International Women's Day with
The Lady: Aung San Suu Kyi
With April elections looming in Burma, and the National League for Democracy set to win substantially, NLD leader Aung San Suu Kyi recently delivered her first national televised address as well as preparing to travel outside her country for the first time in more than 20 years. Successfully meeting countless personal trials and challenges, her progressive and selfless work to bring democratic freedom to her country's people has been continually watched the world over, especially since her receipt of the Nobel Peace Prize in 1991 while under house arrest.
On the 2012 occasion of International Women's Day, UNA-NY celebrated her achievements by hosting a special advance screening on March 9 of the new biopic on her life THE LADY, which was directed by Luc Besson (the U.S. release is mid-April). Featuring a genuine career highlight by the highly appealing Michelle Yeoh, and with moving support by David Thewlis as her husband Michael Aris, the film charts Suu Kyi's personal journey through the challenges of weighing tremendous choices, and despite some predictably unsubtle dramatic set-pieces (courtesy of Besson), the film offered some interesting glimpses into what the conjunction of personal and national destinies might consist of.
In order to shed some light on Suu Kyi and aspects of history and current events still unfolding in her native country, Maureen Aung-Thwin, director of The Burma Project (Open Society Institute), was our invited guest at this evening's Screening the Issues presentation. After the film, she shared some facts and behind-the-scenes perspectives on the Burmese situation.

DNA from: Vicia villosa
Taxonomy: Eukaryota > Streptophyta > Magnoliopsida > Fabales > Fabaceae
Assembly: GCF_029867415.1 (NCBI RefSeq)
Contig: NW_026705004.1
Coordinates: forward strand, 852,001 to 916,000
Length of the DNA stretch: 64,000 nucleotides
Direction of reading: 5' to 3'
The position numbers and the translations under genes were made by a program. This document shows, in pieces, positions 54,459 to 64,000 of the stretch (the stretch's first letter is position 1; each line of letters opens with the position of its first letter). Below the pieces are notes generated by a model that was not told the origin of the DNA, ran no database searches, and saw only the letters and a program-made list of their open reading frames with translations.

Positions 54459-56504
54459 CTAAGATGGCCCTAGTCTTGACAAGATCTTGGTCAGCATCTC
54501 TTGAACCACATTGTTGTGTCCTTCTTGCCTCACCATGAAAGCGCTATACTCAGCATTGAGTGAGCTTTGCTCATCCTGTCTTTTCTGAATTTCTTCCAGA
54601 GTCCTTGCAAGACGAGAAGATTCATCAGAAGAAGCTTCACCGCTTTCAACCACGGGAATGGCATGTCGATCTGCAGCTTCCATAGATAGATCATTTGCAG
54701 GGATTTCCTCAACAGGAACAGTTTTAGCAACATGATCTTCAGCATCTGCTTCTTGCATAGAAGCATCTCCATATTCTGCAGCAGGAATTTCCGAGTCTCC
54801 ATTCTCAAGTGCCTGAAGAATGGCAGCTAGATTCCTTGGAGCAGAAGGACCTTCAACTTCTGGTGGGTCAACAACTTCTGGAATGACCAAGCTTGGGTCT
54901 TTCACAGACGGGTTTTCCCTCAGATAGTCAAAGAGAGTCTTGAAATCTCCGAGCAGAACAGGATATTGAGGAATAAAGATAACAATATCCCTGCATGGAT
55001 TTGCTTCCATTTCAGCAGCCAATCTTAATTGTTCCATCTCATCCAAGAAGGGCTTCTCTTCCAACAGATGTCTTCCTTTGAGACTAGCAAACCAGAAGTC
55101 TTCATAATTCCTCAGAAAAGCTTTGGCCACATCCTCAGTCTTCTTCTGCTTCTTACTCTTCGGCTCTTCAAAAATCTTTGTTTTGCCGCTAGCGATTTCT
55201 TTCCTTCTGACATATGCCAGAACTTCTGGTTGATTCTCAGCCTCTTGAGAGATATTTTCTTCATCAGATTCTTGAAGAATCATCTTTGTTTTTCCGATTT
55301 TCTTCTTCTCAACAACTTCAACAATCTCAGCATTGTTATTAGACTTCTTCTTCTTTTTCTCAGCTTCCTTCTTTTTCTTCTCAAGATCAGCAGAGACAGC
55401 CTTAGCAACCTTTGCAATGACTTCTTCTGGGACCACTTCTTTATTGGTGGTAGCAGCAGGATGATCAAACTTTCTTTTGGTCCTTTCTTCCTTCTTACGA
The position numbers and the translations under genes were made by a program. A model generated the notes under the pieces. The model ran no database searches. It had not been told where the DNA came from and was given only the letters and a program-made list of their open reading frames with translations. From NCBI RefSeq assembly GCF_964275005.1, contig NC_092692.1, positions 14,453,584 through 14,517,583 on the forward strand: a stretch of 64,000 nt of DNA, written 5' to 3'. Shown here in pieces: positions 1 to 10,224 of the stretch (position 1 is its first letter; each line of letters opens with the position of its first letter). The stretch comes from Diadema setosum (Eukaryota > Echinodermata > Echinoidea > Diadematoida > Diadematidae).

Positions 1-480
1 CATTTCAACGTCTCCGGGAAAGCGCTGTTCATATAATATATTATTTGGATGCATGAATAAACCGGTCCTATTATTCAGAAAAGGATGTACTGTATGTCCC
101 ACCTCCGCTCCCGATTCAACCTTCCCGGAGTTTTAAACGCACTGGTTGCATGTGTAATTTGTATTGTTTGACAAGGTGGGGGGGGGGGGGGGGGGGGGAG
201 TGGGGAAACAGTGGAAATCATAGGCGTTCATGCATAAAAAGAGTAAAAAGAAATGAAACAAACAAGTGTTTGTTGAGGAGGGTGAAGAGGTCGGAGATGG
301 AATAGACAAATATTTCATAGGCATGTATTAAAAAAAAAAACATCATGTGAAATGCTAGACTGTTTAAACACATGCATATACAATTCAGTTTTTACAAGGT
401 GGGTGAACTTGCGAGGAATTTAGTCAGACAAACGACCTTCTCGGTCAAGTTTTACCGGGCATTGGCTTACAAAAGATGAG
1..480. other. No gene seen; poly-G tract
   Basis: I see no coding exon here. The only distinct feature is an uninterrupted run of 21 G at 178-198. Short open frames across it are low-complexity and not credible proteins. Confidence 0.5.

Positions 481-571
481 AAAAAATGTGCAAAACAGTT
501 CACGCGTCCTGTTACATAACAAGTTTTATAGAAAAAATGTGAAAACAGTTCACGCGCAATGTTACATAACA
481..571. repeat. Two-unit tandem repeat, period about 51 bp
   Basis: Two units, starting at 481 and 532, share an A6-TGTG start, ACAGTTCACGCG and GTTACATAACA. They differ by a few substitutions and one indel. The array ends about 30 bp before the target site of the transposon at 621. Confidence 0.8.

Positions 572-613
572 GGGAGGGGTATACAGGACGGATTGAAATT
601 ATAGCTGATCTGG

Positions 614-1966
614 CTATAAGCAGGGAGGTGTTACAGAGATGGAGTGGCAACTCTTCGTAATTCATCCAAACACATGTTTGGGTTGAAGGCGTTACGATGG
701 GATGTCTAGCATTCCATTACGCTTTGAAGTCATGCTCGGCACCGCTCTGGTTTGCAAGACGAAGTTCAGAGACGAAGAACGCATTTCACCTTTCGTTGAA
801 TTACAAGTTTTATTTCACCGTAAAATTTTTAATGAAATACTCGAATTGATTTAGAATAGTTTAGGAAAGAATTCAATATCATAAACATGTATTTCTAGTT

The military rule since 1962, ironically a by-product of the strong national army formed under the direction of Suu Kyi's father, Aung San, as a spearhead of the country's national independence from British and Japanese controls, has come to falter under growing simultaneous pressures of a national popular resistance, a successful media underground, a more ubiquitous world-watch, as well as their own increasingly violent measures against their citizens, even monks — but which they could not bring themselves to apply to Aung San Suu Kyi herself.
Aung-Thwin said that change has unexpectedly come "from the top down," which still seems strange to many. "After 1988, when they crushed the demonstrators, the whole world got very upset… they had sanctions, visa bans, and they became pariahs." Yet even with its widespread poverty, Burma is still "a very rich country," especially when a major player like China came along "to pick them up," becoming Burma's biggest investor.
"I think the monks' uprising in 2007 was like the beginning of the end. Their crackdown on the monks was unconscionable," she said. "In a country where everyone is a devout Buddhist, you're not even allowed to step on a monk's shadow. So can you imagine a monk being beaten, even killed?" After the crackdown, little appeared to change. "But I think everyone internalized it… I have friends who have said: that was the last straw. They just had to do something, whatever it was."